The staged reading of Goats at the 2018 PEN World Voices Festival occurred on April 17 at the Segal Theatre at the CUNY Graduate Center in New York City and featured playwright Liwaa Yazji, director Zishan Urgulu, and moderator Saphe Shamoun.
One aspect of the PEN World Voices Festival that is sometimes overlooked in favor of more prose-centric offerings is the International Play Festival, sponsored by the Martin E. Segal Theatre Center, a division of the CUNY Graduate Center, which presented a staged reading of Goats, written by Liwaa Yazji and translated by Katharine Halls. The Syrian playwright tackles the Syrian conflict through the story of a small village that becomes a microcosm of the many issues at play in this multifaceted war. When local leader Abu al-Tayyib decides that each mourning family will receive a mountain goat, he butts heads with schoolteacher Abu Firas, who has lost his son. The struggle between the two grieving and confused fathers forms the core of the story. Abu al-Tayyib manipulates the truth as the media descends on the town and its new goats, while Abu Firas seeks the truth until the end and pays a high price for it.
Unfortunately, Yazji was not allowed to enter the US and so could not attend the event in person. After making the announcement about this turn of events, which he called a “disgrace,” Frank Hentschker, the executive director and director of programs at the Segal Center, reiterated the need for these diverse voices to have a platform to be heard, echoing the theme of this year’s festival: “Resist and Reimagine.”
Despite the fact that this was not a full production—the script had to be cut from its original three-hour running time to just ninety minutes for this event—the play was captivating, and it was standing room only in the small, brightly-lit Segal Theater. Rich sound design and audience participation fostered a heightened theatrical experience. As soon as the black-clad actors began to speak, a cacophony of other noises emerged—shouting, missiles, gunfire. When Abu al-Tayyib addressed the villagers and requested they stand for a moment of silence for the husbands, brothers, and fathers lost in the conflict, we, the audience, were told to rise to our feet. We became the villagers.
Sound and silence play a large role in the play; gunfire constantly punctuates villagers’ words, one mother initially refuses to speak at all, and by the end of the show, the bleats of goats become a constant presence. Ultimately, another silence—the silence of death—arrives, unwanted but inevitable.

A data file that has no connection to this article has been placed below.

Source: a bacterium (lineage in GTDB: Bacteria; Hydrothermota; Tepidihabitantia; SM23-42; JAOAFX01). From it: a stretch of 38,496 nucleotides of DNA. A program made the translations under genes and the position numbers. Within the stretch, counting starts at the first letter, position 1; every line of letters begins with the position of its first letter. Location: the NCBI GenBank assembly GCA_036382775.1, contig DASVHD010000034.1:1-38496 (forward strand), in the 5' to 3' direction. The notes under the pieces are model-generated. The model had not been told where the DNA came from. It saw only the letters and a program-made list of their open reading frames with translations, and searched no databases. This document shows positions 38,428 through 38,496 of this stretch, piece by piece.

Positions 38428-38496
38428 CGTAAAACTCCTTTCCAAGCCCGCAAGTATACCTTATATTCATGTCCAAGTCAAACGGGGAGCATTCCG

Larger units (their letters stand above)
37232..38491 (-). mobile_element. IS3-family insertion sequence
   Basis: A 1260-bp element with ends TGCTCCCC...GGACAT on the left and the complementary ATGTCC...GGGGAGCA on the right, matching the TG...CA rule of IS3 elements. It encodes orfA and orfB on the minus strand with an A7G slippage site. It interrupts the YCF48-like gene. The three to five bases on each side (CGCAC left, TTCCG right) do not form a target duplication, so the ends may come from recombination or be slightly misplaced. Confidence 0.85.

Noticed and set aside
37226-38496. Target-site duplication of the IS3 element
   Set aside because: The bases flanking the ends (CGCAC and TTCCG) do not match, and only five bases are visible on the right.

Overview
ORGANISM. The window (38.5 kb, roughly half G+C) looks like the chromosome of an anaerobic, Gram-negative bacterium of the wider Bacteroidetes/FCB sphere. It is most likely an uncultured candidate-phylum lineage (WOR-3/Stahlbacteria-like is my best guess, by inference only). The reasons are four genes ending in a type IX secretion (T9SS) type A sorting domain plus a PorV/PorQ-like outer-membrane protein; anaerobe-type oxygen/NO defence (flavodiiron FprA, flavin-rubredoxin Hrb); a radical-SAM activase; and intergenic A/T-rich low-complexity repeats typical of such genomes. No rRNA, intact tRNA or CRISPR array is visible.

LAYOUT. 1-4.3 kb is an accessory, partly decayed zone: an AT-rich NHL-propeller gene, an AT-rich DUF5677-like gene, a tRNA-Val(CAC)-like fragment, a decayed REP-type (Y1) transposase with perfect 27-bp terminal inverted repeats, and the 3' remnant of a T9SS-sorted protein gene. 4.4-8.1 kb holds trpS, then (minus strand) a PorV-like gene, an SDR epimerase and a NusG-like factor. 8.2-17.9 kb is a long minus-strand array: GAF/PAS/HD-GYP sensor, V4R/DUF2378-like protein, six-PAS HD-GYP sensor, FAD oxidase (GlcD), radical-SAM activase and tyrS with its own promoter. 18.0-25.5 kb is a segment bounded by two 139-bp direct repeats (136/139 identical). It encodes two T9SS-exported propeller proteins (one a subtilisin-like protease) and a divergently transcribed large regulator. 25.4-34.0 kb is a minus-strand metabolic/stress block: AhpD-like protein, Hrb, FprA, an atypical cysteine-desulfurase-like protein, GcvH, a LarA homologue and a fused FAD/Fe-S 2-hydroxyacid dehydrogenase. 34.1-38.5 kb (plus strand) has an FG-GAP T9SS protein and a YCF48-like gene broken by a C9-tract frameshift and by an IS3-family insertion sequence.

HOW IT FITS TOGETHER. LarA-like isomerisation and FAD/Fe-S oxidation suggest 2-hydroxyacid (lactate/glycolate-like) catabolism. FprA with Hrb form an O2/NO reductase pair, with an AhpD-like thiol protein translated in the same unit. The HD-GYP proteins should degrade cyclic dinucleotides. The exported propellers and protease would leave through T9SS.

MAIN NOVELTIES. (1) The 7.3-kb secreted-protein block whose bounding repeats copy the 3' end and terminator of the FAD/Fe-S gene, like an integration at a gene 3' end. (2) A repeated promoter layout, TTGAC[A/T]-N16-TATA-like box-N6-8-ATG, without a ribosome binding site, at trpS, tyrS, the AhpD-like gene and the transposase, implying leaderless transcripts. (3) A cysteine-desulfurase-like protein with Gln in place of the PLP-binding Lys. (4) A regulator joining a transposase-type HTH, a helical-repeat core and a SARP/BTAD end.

Image: Liyaa Yazji appears via Skype in conversation with Saphe Shamoun and Zishan Ugurlu. Photo by Alessandra Bautze.
As we moved into the Q&A portion of the event, the playwright was not to be silenced, and, despite being denied the opportunity to join the conversation in person, she nevertheless joined via Skype from Berlin, where she currently resides. Saphe Shamoun of NYU then moderated a discussion between Yazji and the play’s director, Zishan Ugurlu. The play, Yazji explained, came out of her own commitment “not to rely on what is given to you by the media” and represents her “journey to understand how people normalize . . . the absurdity of war . . . what is ethical . . . what is not ethical, what is acceptable, what is not acceptable.” She went on to ask, “Who am I to claim that I know the truth . . . or that I have the answers?” Indeed the play leaves us with no easy answers. Instead, Yazji hopes that foreign audiences will find “common ground” with the people of Syria.
Ugurlu brought up the idea that we are all complicit in injustice if we do not speak up, stating, “200,000 people died in the Syrian War . . . the war going on the last seven years, I am part of it, I am actually the reason of it because I am silent about it.” She described the process by which she created the abridged version of the play, cutting it from 135 pages to forty-five. She did not cut out any of the play’s eighteen scenes, but only shortened each of them, reading the play three times in order to understand “the core of the arguments” and the emotional heart of the story and the character’s struggles.
What remains is a powerfully succinct examination of lives touched by war. Goats places the audience in the middle of the conflict in Syria—not only the battles fought on the frontlines but also the more domestic, intimate ones that likewise carry a human cost.